The financial crisis of 2007 to 2009 can be divided into two distinct phases. The first and more limited phase from August 2007 to August 2008 stemmed from losses in one relatively small segment of the U.S. financial system—namely, subprime residential mortgages. Despite this
disruption to financial markets, real GDP in the United States continued to rise into the second quarter of 2008, and forecasters were predicting only a mild recession. In mid-September 2008, however, the financial crisis entered a far more virulent phase. In rapid succession, the investment
bank Lehman Brothers entered bankruptcy on September 15, 2008; the insurance firm AIG collapsed on September 16, 2008; there was a run on the Reserve Primary Fund money market fund on the same day; and the highly publicized struggle to pass the Troubled Asset Relief Program (TARP) began. How
did something that appeared in mid-2008 to be a significant but fairly mild financial disruption transform into a full-fledged global financial crisis? What caused this transformation? Did the government responses to the global financial crisis help avoid a worldwide depression? What challenges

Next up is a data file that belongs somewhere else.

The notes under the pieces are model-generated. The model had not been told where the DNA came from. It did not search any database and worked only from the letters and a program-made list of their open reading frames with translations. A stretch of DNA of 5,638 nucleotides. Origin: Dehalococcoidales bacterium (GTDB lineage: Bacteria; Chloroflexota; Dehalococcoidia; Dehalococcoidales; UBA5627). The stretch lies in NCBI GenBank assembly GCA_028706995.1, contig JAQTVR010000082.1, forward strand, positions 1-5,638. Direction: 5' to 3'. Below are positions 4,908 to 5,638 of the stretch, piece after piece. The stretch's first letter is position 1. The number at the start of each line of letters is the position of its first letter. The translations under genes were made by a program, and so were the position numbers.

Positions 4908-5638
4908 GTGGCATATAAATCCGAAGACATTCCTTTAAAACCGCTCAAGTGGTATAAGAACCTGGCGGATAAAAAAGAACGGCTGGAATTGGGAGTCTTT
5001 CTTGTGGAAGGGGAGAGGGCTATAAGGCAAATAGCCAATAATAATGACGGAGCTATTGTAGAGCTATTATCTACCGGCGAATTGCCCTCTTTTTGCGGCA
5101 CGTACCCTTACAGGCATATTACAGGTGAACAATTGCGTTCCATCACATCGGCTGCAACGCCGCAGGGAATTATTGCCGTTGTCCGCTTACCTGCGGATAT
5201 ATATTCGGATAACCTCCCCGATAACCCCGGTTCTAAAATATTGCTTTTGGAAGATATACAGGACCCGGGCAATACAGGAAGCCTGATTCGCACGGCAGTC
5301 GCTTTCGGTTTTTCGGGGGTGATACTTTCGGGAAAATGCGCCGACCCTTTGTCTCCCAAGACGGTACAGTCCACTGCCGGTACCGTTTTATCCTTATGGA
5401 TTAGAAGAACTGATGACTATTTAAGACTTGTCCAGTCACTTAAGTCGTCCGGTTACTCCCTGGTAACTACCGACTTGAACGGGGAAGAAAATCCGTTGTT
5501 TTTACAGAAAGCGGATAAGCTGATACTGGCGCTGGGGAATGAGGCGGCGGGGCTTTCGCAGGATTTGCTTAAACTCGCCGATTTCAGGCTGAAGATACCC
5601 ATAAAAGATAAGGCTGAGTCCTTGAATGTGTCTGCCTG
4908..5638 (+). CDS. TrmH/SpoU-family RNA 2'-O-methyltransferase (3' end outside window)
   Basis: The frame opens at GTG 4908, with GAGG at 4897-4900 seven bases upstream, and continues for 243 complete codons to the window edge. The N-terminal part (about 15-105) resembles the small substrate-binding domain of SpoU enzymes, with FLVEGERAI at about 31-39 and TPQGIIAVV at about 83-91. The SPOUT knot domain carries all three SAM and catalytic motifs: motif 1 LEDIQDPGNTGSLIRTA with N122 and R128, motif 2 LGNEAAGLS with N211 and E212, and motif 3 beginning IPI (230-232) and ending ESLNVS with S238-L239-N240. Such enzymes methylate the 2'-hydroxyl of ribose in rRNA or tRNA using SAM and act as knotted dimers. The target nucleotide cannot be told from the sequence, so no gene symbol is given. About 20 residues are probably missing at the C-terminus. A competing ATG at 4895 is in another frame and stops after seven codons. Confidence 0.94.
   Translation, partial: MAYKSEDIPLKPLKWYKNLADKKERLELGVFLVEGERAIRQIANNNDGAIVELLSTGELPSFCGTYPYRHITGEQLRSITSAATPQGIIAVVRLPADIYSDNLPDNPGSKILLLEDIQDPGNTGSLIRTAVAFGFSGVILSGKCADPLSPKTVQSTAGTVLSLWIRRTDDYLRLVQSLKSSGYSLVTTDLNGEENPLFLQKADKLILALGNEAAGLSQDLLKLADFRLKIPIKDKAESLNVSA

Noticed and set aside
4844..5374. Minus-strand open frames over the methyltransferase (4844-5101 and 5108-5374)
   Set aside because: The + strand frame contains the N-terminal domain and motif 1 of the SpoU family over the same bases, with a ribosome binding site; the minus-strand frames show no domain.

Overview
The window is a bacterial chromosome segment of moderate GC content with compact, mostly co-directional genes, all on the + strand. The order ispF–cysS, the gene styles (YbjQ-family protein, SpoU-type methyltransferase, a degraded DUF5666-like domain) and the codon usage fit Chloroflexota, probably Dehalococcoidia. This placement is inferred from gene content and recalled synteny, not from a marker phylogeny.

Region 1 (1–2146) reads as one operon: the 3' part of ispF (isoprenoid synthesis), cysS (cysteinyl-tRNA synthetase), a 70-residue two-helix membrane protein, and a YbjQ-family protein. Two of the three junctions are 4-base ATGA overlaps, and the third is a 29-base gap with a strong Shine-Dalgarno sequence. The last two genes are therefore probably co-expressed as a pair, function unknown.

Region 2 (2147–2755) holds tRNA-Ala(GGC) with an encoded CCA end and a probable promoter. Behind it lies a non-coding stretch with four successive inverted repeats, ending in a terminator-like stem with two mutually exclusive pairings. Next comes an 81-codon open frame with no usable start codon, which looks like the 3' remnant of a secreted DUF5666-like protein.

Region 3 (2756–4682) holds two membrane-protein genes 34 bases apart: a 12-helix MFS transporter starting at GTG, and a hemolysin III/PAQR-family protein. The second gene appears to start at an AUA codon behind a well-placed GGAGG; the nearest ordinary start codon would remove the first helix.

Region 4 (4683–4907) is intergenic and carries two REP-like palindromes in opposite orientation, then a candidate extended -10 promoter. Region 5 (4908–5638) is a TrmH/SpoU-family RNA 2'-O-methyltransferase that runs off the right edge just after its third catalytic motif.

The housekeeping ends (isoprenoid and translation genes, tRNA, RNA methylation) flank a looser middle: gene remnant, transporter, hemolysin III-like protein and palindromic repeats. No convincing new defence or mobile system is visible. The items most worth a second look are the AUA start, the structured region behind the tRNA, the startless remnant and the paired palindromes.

do these government interventions raise for the world financial system and the economy going forward?
The Journal of Economic Perspectives (JEP) attempts to fill a gap between the general interest press and most other academic economics journals. The journal aims to publish articles that will serve several goals: to synthesize and integrate lessons learned from active lines of economic research; to provide economic analysis of public policy issues; to encourage cross-fertilization of ideas among the fields of thinking; to offer readers an accessible source for state-of-the-art economic thinking; to suggest directions for future research; to provide insights and readings for classroom use; and to address issues relating to the economics profession.